MILLIONS of sprouts have been harvested in the Boston area in a race against time for the Christmas dinner plate.
Thousands of tonnes of the tiny vegetables have been picked across Boston to ensure Britain doesn’t face a sprout shortage.
However, some local growers have been left unable to finish their harvest due to the hardened ground frost.
Roger Welberry, from CleanCut, based in Kirton Holme, told The Standard: “It’s absolutely terrible, the worst I’ve known it to be for 50 years.
“Some sprouts turned black with the frost and we just can’t harvest them like that as they wouldn’t be fit for the plate.”
For two days last week when temperatures temporarily improved, the company operated around the clock, chopping the sprout stalks by hand before thawing them in a store room.
“We had every available man and machine out there,” said Roger, “but we just don’t have enough store room for the whole crop, so a good 20-30 per cent will remain in the field until the weather improves.” He added: “My advice is get in early if you want sprouts for Christmas.”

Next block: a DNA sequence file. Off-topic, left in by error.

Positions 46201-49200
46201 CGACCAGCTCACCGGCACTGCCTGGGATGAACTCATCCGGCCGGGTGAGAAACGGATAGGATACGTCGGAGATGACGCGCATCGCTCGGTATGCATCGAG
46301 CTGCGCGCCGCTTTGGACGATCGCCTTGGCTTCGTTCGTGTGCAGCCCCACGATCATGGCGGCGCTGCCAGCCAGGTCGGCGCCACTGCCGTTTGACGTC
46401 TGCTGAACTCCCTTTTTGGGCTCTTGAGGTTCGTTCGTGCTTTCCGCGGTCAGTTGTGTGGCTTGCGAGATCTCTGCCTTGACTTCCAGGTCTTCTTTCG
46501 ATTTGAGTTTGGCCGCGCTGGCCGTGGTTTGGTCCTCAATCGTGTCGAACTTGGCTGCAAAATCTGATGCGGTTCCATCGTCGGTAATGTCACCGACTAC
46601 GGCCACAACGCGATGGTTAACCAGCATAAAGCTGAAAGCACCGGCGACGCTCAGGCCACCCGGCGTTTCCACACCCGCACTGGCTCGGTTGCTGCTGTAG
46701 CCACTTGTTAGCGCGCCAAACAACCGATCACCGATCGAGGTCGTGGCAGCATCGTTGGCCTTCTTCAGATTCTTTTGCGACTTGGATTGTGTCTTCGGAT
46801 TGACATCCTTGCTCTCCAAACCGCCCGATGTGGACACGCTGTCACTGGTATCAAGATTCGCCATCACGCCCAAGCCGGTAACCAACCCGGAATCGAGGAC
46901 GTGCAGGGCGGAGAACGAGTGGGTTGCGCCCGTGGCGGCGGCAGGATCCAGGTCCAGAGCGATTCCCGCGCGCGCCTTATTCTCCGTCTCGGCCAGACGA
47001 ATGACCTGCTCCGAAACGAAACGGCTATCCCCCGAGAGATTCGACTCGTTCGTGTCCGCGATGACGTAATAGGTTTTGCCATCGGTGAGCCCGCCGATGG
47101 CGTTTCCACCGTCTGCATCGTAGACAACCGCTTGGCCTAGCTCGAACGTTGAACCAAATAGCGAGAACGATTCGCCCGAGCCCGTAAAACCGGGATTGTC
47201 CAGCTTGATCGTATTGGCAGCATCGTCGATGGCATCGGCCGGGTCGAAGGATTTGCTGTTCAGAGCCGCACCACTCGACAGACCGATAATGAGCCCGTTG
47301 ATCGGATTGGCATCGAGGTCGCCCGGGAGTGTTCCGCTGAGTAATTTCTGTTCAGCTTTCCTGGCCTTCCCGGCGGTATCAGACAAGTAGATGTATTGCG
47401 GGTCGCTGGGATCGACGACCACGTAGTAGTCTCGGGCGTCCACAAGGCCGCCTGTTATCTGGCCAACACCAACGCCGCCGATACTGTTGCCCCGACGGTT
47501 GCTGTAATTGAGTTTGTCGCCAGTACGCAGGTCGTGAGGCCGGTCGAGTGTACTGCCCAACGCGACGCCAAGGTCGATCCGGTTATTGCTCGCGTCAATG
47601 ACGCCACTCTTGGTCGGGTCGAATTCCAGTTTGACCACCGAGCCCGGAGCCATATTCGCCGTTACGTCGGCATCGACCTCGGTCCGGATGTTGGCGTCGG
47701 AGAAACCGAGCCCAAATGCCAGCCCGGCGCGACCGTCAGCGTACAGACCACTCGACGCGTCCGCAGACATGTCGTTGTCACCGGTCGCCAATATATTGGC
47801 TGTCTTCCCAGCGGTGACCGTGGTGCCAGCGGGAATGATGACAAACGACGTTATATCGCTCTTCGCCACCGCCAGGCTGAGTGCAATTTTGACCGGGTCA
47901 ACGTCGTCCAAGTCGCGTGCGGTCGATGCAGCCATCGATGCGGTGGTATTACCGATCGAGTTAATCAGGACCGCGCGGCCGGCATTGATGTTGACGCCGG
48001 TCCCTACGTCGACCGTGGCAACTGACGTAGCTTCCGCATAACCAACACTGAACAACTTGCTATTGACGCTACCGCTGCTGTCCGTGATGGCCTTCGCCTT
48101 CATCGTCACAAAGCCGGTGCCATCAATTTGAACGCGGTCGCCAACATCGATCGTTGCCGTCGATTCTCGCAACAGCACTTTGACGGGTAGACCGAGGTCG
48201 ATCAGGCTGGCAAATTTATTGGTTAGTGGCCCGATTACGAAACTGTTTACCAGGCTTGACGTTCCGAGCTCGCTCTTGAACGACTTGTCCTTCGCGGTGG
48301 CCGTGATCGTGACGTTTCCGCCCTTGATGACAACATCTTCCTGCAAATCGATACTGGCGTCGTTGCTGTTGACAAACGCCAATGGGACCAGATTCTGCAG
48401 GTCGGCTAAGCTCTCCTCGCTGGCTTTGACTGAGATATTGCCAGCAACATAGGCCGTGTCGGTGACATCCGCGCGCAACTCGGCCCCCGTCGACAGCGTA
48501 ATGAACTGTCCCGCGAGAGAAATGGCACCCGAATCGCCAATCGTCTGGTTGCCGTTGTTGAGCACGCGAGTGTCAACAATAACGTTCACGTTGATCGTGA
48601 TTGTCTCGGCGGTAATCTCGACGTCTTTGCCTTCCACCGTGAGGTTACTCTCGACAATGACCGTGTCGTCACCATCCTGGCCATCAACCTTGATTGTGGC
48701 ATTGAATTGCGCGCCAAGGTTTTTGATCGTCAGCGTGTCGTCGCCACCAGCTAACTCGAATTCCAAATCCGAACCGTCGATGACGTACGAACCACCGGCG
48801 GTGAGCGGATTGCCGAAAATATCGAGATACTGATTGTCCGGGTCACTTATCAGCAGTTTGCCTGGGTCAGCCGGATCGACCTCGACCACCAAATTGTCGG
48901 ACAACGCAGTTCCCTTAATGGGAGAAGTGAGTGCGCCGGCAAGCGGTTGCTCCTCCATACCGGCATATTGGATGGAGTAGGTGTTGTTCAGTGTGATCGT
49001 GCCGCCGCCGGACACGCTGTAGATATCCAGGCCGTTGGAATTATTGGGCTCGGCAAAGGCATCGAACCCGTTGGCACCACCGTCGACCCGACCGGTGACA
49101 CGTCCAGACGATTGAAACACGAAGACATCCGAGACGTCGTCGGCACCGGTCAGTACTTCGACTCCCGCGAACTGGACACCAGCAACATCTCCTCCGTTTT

However, one of the largest sprout growers in the country, TH Clements and Son Ltd, of Benington, say they are ‘ahead of the game’ with harvesting.
A spokesperson said: “Substantial amounts have already been lifted to satisfy the demand in the run up to Christmas.”
In a race against time, the company has had 11 machines in the fields working 24 hours a day, seven days a week.
To ensure its sprouts were ready for harvesting, TH Clements used measures such as covering some of the crop with fleece blankets to protect them from the ground frost.
Britain’s sprout-growing industry is worth around £54 million each year.